In department reports, Police Chief Jackie Lowe reported the department has been working for over a year to get a stock for a rifle obtained from Fort Leonard Wood. Alderman Scott Redshaw suggested a local source that may be able to supply to part at low cost.
Lowe reported making two arrests during the month. One came when a subject was caught shoplifting at Country Corner and turned out to have an outstanding felony warrant pending. In another case, a woman was knocking on doors in the trailer park who fled into a house when police arrived. She has an outstanding Arkansas warrant against her and what Lowe described as “a meth pipe” in her pocket. Interestingly, she fled into a house where a man inside ran out the back door and hid in a corn crib. That man, it turned out, had no outstanding warrants and it was unclear why he fled.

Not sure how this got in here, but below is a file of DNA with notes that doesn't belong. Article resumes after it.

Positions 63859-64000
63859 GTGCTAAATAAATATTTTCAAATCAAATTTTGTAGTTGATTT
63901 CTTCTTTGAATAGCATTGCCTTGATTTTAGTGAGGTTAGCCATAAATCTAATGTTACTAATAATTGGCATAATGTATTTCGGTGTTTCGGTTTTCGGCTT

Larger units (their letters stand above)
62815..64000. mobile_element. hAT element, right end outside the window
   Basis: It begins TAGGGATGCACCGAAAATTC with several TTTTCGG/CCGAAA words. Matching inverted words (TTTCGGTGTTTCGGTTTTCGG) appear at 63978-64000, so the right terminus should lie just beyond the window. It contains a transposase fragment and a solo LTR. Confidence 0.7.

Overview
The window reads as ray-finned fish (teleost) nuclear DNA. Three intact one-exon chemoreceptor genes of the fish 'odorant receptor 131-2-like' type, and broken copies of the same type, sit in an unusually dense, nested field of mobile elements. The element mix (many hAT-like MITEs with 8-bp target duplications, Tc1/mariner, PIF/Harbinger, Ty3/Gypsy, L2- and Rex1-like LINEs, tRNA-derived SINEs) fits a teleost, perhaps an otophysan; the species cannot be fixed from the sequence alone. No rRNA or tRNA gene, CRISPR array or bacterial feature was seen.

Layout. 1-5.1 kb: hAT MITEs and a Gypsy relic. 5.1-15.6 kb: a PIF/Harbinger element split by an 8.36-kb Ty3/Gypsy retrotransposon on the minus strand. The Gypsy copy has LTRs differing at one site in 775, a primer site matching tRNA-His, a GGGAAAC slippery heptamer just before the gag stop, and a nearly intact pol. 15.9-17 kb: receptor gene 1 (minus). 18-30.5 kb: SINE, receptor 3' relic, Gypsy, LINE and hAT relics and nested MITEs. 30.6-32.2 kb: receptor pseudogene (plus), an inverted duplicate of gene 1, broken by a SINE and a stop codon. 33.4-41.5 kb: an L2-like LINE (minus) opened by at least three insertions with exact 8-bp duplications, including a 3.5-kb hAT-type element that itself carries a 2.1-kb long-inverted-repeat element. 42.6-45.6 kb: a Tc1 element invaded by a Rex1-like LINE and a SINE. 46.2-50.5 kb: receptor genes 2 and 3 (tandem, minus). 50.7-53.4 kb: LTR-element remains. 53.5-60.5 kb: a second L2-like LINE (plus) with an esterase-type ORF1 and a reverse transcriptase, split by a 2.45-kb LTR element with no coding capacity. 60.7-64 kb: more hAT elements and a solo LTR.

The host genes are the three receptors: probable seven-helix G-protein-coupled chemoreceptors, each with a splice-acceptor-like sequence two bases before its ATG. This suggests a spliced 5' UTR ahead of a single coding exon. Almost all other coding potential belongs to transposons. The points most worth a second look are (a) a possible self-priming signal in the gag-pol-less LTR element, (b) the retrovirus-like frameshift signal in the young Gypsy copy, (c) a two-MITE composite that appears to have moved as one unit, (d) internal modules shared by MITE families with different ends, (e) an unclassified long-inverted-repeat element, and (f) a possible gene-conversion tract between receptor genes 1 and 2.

Council members ended their meeting with a protracted discussion on whether or not to update the trailer park ordinance. At one point, Clerk Redshaw reported, a past council approved an exemption from the ordinance from the requirement to have skirting on all trailers, and to have it all the same color. The newer trailer park owner said he would like to bring new trailers onto his concrete pads.
Prock questioned to what extent the city council had any business telling property owners how to make their property “pretty.” He said a general description of keeping trailers “in good condition” was too vague to make good law. Requirements for skirting should specify having no holes, and then it could specify having a uniform color. Prock urged council members not to pass regulations benefiting one party and not another. The skirting issue appeared different for single wide units, that often move in and out of trailer parks. Double wide units, on the other hand, are meant to be permanently placed, and were deemed more appropriate for having consistent cosmetic appearance requirements.
Aldermen voted 4-0 to strike one section from the trailer park ordinance and direct Parrigon to write replacement language for consideration at the September meeting.